The Forgotten Story of the African-American Cowboy

The identity of Texas is inextricably linked to cowboys because of the role they played in the state’s history, but not every cowboy looked like iconic Big-Tex. Historians estimate that as many as one in every four cowboys was African American, meaning that many cowboys probably looked more like Danny Glover’s Joshua Deets from Lonesome Dove.

By Alexandra Hart February 16, 2017 7:29 pm,

Smithsonian Magazine writer Katie Nodjimbadem says black cowboys are often overlooked in the popular narrative about the wild west.

Nodjimbaden says partly to blame for the association of cowboys as caucasian is the film industry. She compared the lack of representation of African Americans as cowboys to the lack of representation of black women in NASA, which was only recently depicted in the popular film “Hidden Figures.”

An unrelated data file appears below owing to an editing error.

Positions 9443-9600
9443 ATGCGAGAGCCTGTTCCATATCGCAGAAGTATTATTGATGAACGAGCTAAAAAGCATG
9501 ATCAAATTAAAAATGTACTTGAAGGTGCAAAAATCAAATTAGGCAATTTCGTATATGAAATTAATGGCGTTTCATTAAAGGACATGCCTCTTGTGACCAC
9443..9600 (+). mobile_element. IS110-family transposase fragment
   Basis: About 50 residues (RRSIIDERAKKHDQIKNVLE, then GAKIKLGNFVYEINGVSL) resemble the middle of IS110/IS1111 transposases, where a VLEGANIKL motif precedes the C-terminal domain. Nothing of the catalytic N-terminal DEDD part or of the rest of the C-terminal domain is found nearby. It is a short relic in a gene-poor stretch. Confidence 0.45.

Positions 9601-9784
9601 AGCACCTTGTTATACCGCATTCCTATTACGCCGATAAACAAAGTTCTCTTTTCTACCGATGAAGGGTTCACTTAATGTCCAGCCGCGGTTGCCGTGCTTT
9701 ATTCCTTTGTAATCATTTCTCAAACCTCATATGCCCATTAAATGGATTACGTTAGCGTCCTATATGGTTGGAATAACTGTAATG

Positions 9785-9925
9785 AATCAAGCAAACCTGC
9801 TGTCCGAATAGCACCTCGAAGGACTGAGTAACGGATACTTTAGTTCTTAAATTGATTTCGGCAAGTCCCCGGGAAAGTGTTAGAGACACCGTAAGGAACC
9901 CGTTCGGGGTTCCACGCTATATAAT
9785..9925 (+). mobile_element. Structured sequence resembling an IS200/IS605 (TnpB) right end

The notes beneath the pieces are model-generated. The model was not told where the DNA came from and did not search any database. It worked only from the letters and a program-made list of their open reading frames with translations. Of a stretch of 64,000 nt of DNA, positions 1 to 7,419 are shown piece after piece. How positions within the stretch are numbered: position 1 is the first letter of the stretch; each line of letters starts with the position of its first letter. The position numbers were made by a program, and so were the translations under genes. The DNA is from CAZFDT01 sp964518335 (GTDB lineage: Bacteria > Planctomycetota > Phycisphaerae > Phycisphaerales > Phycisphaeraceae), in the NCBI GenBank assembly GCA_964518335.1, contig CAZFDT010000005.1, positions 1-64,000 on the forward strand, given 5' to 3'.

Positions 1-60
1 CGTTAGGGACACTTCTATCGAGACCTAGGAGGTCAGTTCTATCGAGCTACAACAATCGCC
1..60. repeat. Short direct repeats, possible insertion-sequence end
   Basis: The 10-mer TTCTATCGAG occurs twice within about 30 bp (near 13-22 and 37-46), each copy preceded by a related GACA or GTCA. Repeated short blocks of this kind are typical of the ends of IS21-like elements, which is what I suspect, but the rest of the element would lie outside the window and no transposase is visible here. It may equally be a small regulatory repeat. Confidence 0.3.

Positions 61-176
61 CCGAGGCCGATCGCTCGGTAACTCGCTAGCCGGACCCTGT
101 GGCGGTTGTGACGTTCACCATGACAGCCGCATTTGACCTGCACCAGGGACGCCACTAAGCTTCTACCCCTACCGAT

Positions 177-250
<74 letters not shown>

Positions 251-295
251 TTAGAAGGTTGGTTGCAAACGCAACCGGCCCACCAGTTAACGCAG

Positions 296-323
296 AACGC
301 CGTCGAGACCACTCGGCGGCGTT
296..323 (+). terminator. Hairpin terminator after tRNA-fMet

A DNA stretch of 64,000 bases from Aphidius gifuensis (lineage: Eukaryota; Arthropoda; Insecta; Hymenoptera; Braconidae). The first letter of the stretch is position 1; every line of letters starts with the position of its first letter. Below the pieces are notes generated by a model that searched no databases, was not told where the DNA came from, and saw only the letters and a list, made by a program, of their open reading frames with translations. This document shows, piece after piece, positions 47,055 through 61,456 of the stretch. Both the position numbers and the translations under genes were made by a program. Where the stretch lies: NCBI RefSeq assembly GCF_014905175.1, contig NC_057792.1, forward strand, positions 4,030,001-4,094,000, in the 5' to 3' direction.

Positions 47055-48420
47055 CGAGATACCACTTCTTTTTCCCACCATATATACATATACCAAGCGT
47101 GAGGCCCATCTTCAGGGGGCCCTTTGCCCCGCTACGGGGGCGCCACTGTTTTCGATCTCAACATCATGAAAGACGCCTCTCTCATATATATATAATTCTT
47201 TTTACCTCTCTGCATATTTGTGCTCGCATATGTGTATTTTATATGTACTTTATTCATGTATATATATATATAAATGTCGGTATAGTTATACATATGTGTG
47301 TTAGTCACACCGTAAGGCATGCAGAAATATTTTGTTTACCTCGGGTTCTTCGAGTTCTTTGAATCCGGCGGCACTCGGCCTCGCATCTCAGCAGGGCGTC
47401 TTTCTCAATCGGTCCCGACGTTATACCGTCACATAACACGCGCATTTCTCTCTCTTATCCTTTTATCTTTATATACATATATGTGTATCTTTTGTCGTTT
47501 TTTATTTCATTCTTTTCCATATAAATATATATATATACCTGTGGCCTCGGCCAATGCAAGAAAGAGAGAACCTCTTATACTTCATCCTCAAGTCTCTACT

“I think you could argue that the African American cowboys are really the hidden figures of western frontier,” Nodjimbaden says.

What you’ll hear in this segment

—Where did the story of African American cowboys begin?
—Why being a cowboy was one of the better jobs an African American could have in the late 19th century.
—How modern African-American cowboys continue to preserve their cultural heritage.


Written by Morgan O’Hanlon.